You see, my fellow believer, our call is to make disciples of Christ. I’m less concerned with pleasing the conventional thoughts of religion and most concerned about pleasing God. The worst pastoral sin I could be guilty of is ignoring Christ’s Great Commission.
Here’s the baptism service I follow. There are two questions that the new convert must be ready to answer.
1) Do you believe that Jesus Christ, as God’s only begotten Son, paid the full penalty for your sins on the Cross, and do you confess Him before this congregation as your personal Savior and Lord?
2) Do you believe that Jesus Christ rose from the grave so you can rise to a new life and live for Him?
Because of your public profession of faith in the Lord Jesus Christ and your determination to follow Him, I baptize you in the name of the Father, and of the Son, and the Holy Spirit. Amen.
Believe in the Lord Jesus Christ, and be baptized, and you will be saved.Tweet
4 thoughts on “7 “What If” Questions about the Salvation Prayer”
This is a great article. I wish all pastors would frequently and deliberately give an opportunity for people to consciously make a decision to move toward Jesus as Lord. Tomorrow afternoon we have plans to meet with just a handful of people in a church meeting. I will not let that opportunity pass without giving the chance for them to know Jesus personally even though I believe they are probably all already believers.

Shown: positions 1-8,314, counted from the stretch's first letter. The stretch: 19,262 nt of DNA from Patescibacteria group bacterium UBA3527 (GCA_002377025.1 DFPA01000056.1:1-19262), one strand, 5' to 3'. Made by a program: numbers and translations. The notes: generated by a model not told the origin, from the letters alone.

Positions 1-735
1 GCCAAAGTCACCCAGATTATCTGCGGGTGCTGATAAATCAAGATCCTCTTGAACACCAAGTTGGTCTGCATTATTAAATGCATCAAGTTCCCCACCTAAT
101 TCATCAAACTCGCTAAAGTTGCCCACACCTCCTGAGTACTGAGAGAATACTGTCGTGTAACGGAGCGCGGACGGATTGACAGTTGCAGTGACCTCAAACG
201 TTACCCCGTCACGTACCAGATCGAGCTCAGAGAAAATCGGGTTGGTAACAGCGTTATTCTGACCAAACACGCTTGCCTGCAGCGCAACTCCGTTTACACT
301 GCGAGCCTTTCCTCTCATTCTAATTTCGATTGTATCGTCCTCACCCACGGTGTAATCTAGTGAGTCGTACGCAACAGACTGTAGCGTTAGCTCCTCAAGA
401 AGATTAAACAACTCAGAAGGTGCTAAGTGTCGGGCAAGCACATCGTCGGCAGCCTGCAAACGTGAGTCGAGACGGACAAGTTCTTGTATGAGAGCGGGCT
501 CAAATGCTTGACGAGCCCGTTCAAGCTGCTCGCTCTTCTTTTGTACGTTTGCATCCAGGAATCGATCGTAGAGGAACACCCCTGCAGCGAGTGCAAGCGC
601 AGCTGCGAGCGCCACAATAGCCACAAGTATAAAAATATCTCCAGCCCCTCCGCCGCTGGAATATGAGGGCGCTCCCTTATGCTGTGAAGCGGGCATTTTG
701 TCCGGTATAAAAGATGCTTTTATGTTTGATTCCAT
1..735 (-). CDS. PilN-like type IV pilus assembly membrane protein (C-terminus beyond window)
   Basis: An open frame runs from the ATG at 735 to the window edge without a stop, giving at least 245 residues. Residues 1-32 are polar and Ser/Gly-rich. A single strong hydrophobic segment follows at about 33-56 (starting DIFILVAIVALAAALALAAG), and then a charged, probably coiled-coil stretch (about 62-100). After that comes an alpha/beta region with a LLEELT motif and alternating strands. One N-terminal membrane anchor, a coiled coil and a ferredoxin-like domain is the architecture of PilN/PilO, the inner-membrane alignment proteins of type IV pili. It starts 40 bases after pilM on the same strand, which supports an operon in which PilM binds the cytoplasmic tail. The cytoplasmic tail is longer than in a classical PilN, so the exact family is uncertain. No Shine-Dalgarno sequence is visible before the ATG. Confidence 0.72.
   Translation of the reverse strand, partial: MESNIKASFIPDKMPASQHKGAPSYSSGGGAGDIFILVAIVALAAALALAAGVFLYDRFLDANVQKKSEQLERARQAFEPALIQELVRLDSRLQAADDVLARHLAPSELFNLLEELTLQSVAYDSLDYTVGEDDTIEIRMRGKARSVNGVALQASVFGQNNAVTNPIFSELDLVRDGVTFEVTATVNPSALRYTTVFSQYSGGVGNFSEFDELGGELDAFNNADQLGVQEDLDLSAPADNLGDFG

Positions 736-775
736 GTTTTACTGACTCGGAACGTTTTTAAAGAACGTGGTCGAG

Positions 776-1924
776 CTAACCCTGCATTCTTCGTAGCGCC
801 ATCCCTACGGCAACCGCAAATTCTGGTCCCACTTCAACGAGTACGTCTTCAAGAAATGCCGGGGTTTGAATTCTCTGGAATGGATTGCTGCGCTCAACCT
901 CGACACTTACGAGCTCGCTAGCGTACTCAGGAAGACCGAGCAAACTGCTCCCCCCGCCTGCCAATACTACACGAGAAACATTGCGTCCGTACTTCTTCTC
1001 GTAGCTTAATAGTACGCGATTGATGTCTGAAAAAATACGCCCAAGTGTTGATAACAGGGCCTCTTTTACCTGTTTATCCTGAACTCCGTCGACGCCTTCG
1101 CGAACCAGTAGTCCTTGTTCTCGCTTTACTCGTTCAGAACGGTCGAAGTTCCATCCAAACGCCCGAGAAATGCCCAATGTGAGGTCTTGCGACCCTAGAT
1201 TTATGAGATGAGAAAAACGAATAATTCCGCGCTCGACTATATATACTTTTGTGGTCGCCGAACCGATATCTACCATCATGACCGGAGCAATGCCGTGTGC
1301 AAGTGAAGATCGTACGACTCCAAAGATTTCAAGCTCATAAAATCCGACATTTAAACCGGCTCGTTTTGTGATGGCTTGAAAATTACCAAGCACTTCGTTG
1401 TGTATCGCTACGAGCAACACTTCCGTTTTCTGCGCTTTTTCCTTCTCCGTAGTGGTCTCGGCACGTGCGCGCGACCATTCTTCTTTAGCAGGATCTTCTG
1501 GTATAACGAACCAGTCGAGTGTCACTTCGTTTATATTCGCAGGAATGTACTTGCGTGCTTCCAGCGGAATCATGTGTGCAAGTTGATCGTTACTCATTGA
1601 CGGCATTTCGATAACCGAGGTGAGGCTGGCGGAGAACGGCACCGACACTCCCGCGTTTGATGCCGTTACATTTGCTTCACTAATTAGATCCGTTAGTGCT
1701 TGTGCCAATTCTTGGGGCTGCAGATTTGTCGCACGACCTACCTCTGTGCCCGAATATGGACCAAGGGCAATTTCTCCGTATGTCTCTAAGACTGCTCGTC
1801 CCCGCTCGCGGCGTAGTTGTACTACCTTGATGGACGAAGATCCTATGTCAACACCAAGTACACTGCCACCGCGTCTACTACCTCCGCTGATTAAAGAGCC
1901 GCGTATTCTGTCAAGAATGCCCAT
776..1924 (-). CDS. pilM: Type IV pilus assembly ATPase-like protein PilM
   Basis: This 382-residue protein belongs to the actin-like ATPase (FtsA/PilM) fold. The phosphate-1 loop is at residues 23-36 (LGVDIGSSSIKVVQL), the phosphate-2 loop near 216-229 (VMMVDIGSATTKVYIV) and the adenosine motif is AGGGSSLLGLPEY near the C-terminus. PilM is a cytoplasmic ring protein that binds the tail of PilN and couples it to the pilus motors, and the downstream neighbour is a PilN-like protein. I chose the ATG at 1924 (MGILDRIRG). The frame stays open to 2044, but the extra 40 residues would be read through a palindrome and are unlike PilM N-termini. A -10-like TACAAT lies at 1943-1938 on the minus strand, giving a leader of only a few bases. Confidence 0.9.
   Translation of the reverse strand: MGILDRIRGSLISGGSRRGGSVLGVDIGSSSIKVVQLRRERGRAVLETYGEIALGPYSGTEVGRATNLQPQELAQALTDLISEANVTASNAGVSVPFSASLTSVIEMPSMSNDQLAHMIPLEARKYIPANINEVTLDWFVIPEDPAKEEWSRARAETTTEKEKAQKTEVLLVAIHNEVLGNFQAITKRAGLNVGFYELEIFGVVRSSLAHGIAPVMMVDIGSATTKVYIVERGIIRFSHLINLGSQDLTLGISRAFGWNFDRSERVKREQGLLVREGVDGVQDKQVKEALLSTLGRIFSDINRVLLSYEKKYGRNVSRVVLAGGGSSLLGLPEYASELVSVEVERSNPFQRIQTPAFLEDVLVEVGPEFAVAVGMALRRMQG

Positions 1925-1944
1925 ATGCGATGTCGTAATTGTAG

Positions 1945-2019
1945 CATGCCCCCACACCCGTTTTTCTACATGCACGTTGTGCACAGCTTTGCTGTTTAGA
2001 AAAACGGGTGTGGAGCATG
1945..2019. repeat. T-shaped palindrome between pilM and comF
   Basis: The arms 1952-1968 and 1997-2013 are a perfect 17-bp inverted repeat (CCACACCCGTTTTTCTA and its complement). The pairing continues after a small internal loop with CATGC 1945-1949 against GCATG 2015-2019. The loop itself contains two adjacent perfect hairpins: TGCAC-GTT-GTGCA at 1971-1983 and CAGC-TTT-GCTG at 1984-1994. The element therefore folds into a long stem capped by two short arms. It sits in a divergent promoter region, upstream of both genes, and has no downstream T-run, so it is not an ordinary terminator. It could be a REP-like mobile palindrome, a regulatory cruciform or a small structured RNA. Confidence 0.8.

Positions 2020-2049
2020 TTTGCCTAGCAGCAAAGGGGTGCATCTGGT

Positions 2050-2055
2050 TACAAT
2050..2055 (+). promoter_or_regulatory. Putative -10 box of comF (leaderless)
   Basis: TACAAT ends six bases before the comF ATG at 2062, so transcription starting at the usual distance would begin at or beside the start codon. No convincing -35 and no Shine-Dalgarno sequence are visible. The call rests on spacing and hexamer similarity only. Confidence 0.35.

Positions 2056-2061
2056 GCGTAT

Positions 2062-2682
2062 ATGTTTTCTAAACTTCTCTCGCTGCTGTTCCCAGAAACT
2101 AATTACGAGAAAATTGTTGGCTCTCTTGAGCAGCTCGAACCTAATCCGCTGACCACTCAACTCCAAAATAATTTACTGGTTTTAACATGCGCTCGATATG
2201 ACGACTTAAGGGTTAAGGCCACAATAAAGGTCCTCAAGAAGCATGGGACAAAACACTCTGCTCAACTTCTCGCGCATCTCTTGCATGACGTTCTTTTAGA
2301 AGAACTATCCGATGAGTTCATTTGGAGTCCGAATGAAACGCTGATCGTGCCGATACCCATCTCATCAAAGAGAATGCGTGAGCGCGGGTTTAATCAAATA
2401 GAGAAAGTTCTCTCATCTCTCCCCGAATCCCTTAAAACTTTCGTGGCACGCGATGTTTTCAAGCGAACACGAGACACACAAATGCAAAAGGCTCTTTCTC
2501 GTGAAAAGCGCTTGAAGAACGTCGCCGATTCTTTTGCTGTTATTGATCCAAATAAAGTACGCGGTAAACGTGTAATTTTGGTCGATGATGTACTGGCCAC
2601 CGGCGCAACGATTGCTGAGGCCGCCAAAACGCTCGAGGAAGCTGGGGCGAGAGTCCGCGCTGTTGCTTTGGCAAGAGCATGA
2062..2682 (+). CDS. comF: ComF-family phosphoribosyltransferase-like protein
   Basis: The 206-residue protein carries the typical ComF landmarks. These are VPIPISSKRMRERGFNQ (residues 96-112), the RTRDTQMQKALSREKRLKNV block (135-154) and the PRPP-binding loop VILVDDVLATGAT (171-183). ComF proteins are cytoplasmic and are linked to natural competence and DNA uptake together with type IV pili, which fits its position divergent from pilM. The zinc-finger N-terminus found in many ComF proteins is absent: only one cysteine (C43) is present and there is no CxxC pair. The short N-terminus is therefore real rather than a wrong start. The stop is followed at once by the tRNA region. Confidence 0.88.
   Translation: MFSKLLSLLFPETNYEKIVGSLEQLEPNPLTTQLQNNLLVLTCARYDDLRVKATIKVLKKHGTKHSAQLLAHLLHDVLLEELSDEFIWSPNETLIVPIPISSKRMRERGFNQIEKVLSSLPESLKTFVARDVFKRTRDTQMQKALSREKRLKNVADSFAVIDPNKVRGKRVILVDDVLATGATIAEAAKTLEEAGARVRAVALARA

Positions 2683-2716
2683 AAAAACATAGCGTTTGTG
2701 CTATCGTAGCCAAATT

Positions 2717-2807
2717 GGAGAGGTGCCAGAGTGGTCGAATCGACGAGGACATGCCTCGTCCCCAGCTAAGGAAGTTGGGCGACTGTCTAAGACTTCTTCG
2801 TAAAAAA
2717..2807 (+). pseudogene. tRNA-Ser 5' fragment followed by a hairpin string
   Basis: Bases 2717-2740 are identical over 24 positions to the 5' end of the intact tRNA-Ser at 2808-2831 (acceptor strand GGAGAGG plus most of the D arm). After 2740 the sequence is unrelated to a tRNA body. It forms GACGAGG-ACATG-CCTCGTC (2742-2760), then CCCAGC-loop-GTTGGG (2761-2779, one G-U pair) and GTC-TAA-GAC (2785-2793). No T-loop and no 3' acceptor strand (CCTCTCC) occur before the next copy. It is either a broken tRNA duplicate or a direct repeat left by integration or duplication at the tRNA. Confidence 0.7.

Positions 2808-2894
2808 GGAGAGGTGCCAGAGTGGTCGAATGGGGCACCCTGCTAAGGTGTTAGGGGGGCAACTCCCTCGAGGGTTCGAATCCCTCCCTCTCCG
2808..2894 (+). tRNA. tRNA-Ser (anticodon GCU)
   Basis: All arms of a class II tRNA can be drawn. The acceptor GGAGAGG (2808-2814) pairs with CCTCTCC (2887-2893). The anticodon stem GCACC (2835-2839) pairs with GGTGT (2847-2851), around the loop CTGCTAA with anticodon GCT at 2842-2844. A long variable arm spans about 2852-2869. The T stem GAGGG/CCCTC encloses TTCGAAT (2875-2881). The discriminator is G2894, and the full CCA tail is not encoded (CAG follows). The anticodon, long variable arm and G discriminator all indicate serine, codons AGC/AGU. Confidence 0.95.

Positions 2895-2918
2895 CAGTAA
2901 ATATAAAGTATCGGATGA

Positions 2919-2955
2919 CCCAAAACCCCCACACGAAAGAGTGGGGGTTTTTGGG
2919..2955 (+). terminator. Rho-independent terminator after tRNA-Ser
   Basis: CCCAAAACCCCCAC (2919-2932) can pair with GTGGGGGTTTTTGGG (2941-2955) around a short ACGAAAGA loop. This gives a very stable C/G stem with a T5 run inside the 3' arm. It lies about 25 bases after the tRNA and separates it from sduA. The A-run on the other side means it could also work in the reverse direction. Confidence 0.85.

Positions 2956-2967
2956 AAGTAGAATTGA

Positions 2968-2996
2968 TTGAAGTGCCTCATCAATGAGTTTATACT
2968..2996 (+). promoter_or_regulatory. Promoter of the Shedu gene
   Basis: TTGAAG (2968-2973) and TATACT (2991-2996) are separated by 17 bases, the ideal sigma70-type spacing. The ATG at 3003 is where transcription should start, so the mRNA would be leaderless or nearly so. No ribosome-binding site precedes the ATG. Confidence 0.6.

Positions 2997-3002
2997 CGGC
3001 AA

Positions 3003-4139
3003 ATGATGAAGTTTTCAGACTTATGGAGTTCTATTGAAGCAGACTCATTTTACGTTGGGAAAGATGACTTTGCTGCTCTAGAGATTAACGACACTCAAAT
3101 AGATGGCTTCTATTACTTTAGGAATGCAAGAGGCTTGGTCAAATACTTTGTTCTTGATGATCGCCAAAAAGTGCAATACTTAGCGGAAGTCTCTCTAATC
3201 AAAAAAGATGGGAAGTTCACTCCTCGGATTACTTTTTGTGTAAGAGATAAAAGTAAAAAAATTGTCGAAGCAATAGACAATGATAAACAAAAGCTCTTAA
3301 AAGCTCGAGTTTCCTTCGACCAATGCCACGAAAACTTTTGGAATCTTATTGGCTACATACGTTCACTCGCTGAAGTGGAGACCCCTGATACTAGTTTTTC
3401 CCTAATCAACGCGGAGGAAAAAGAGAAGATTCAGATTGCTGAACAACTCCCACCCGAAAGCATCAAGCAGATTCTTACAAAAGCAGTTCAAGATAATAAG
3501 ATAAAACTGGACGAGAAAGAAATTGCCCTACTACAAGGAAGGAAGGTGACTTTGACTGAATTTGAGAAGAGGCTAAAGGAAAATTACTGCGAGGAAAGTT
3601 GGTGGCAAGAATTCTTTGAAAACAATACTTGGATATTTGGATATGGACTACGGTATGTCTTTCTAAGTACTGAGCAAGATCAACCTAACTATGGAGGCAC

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I appreciate you reading and taking the time to make this comment. Being deliberate and intentional is the best way to approach evangelism and discipleship. After all, our calling is to help every individual move closer to God and His salvation through Jesus Christ.
I am praying for your Sunday afternoon meeting. God is prone to pull divine favor from His sovereign sleeve for those who seek to grow His Kingdom.
I love this, I was saved in my apartment in Gulf Breeze all alone, and 32 yrs old, I cried out to God. I knew it was real, although in my ignorance, with no church no friends or anyone to lead me, I was a baby in Christ. Made alot of mistakes along the way. But the Lord never let go of me. And I’m forever grateful for that!
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We praise God for your testimony. God is faithful!